Introduction to Media Studies

Media Studies 204/IDS 204, Emory University

Lectures: Tuesday, Thursdays, 2:30-3:45, White Hall 110
Weekly Screenings: Tuesdays, 6-8 p.m.,   White Hall 205

Marc Bousquet, Coordinator 
Office hours: Tuesdays 4-6pm and by appointment, Rich 212,

UNIT 1: Profs. Eddy Von Mueller, Rob Barracano,  & Dan Reynolds (FMS) 

UNIT 2: Profs. Michele Schreiber (FMS) and Heather Julien (English)

UNIT 3:  Prof Marc Bousquet

UNIT 4: Prof David Resha (Oxford College)

UNIT 5: Prof. Sheila Tefft (Writing Program)

UNIT 6: Profs Bousquet, Ryan Cook and James Steffen (FMS)

UNIT 7: Prof. David Pratt (FMS)

UNIT 8: Prof. James Hoestery (Religion)

UNIT 9: Profs. Jason Francisco (FMS), Carlton Mackey (Center for Ethics), Beretta Smith-Shomade (FMS), Bousquet and Amy Aidman (FMS)

Tuesday and Thursday class meetings will integrate lectures and discussion.  Lectures typically include items clipped from media artifacts, such as film, television, digital media, advertising, photography, video games and journalism. Readings should be done by the class in which they’ll be discussed.


10%  Informed, thoughtful class participation including attendance*      

30%  Test 1: Take Home due by Friday, March 3, 5pm

30%  Two event reaction papers (due March 30, April 14)

30%  Test 2:  Take Home due by Friday, May 7, 5pm

*You may miss two sessions without an excuse (one class and one screening, or two screenings, or two classes). Without documented serious reasons, a third absence may drop the final semester grade one letter. Four absences may result in an invitation to drop the class.



This course is an introduction to some of the many approaches to media consumption and media production. We understand media as a diverse, often mercurial set of cultural forces. The same media artifact can be a power over people and–at the same time–a power for people. Today more than ever, media is made with tools that support media production & distribution by ordinary persons.


This survey should enable you to:

checkboxgreenIdentify several scholarly approaches to contemporary media studies.

checkboxgreenDescribe some of the major questions currently being explored in contemporary media studies and distinguish between the differing—even opposing—views of some scholars engaging those questions.

checkboxgreenPerform basic analysis of media artifacts, demonstrating competence with different approaches.


The aim of this class is to introduce you to a dozen or more faculty from different disciplines and specialties, each usually leading one or two sessions. We’ll encounter media through a range of lenses – aesthetic, historical, sociological, political, journalistic, and anthropological. Above all this course will introduce you to the research interests and scholarly methods of individual Emory faculty. Students will gain a working understanding of many valuable critical and interpretive methods, several of them essential to navigating today’s unprecedently networked, complex media ecology.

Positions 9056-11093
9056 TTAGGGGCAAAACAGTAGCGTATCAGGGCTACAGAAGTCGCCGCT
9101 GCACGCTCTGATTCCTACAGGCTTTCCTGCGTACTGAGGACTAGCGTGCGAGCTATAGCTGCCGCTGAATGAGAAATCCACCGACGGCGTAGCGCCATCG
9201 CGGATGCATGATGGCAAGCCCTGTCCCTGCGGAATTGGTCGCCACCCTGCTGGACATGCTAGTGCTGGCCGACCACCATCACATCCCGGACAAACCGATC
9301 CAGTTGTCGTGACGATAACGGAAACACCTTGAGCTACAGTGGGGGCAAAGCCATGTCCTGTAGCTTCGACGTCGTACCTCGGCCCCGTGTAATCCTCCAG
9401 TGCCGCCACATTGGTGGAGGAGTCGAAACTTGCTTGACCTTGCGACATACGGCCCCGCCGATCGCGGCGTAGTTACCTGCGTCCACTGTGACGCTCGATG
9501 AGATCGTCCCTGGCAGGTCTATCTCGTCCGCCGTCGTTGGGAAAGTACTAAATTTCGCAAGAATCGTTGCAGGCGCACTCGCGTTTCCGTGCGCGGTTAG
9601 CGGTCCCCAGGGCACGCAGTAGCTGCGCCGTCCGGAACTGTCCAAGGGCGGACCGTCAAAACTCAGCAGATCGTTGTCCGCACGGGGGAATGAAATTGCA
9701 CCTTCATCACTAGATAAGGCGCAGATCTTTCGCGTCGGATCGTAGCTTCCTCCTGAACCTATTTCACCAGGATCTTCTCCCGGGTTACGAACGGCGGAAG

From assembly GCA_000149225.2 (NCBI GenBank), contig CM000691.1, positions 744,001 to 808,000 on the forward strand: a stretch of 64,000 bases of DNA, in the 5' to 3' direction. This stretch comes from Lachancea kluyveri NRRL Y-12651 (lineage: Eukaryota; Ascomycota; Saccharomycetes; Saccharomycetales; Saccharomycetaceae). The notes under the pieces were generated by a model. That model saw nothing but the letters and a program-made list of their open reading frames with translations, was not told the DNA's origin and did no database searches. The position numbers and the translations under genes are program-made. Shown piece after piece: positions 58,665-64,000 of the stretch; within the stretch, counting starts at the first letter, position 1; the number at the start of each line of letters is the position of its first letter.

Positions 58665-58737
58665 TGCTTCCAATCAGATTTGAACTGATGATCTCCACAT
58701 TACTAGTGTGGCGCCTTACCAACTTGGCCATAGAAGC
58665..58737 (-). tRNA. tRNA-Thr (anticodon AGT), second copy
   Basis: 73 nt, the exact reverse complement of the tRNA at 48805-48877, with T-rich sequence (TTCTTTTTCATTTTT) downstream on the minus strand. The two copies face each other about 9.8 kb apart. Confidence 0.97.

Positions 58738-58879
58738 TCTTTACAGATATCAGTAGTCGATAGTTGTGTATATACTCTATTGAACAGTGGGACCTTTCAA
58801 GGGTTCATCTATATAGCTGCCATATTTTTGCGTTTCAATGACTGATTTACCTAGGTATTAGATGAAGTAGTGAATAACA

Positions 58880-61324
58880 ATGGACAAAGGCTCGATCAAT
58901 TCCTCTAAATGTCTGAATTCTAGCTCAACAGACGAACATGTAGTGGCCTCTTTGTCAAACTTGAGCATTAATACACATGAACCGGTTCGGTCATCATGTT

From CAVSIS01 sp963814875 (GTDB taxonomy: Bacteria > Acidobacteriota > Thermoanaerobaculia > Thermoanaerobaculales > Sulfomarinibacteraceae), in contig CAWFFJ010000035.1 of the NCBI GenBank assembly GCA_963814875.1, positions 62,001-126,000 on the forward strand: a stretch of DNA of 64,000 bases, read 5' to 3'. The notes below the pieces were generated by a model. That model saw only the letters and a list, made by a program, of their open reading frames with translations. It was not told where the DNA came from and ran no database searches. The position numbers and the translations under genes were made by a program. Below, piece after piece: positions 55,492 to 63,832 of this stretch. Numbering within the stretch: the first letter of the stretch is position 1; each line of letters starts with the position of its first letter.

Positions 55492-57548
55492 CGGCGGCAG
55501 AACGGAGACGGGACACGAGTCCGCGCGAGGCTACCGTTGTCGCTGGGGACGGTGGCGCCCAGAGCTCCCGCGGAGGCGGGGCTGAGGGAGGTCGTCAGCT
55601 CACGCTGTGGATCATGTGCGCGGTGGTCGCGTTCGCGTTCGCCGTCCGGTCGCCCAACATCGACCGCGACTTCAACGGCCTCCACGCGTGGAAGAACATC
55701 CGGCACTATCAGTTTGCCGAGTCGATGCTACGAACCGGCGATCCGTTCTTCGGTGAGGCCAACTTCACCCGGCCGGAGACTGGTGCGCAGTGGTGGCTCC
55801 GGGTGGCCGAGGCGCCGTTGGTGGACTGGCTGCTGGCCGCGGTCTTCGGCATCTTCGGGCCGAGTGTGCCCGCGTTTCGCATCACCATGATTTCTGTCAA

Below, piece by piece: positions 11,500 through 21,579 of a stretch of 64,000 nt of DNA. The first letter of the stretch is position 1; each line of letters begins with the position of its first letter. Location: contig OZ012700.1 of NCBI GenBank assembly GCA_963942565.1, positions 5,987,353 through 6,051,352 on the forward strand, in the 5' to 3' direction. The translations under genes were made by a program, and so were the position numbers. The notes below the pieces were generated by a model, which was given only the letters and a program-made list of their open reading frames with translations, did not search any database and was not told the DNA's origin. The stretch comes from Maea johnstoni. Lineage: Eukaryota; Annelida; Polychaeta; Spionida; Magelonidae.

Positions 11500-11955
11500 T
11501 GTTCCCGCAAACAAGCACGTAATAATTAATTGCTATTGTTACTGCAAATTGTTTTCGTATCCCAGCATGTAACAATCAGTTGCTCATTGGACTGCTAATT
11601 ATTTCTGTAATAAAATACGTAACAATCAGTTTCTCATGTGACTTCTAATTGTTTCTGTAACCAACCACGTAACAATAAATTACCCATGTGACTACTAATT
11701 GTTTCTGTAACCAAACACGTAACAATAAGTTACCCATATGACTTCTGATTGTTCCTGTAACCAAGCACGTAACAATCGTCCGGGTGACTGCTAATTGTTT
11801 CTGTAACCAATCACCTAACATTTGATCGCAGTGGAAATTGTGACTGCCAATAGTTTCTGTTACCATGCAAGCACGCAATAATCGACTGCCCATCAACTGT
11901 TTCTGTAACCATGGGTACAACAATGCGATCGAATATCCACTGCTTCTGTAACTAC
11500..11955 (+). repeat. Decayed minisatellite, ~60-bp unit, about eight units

The weekly screenings are comparable to the lab section of a science class. You are expected to attend all screenings from start to finish. You may not join the class if you have a scheduling conflict with Tuesdays, 6-8 pm. YOU MAY NOT USE A LAPTOP COMPUTER OR A CELL PHONE DURING CLASS OR IN SCREENINGS. Seeing images on a big screen allows you to see details you cannot see when you watch a film on a small screen. Viewing the films together also creates community within the class.

The screenings are a time for serious viewing. You should take notes on pertinent features of each media text to prepare for discussion and exams. We recommend a penlight or small flashlight, available at the Emory Bookstore, to help you see your writing. Please do not use your cell phone as a light source. No pets are allowed at screenings. Guests are welcome if they do not disrupt the group, but please clear any invitation beforehand with the instructor.  Anyone talking, booing, or otherwise disrupting a screening will be asked to leave. 

John Berger, in memoriam, 1926-2017, Ways of Seeing (1972). Most of your readings will be available online or in library reserve.


This class involves 16 busy faculty in guest appearances, so it begins on time. Please don’t talk while faculty or other students are speaking. Please don’t come late to class or screenings–it is distracting to others. Please don’t eat meals during class meetings or screenings for the same reason.                                             

It is not possible to know in advance all of the course-relevant events that appear during the course of the term. There may be one or two required events and/or events for extra credit on campus outside of class for you to attend. Because so many faculty are involved, it is common for classes, readings and screenings to be changed in response to circumstances beyond the coordinator’s control. Additional information will be shared on the course website, via email, class announcements and/or handouts.


The role of the teacher of record (the faculty coordinator) is to arrange a varied and comprehensive schedule, ensure the availability of media for screening and other course materials, hold office hours, lead discussions, introduce speakers and provide a degree of broad intellectual continuity between presentations and approaches, as the opportunity arises. She may or not present a session or two, depending on how the schedule comes out in a particular term. She creates and grades all assignments, including the exams demanded by the course architecture. The coordinator is in several ways constrained by the department’s course design, which attempts to maintain consistency between different semesters and coordinators. No guest speaker plays any role in assessing student performance.

The media studies program’s policy for this particular course is not to offer incomplet­es or deadline extensions. Make-up exams will be permitted only in the most serious circumstances (family emergency or illness) which must be documented to the program’s satisfaction.  The Honor Code of Emory College applies to this class: Consult


Tuesday January 10 Course outline 

UNIT 1: Technology, Commerce, Aesthetics 

Profs.Von Mueller, Barracano, Bousquet & Reynolds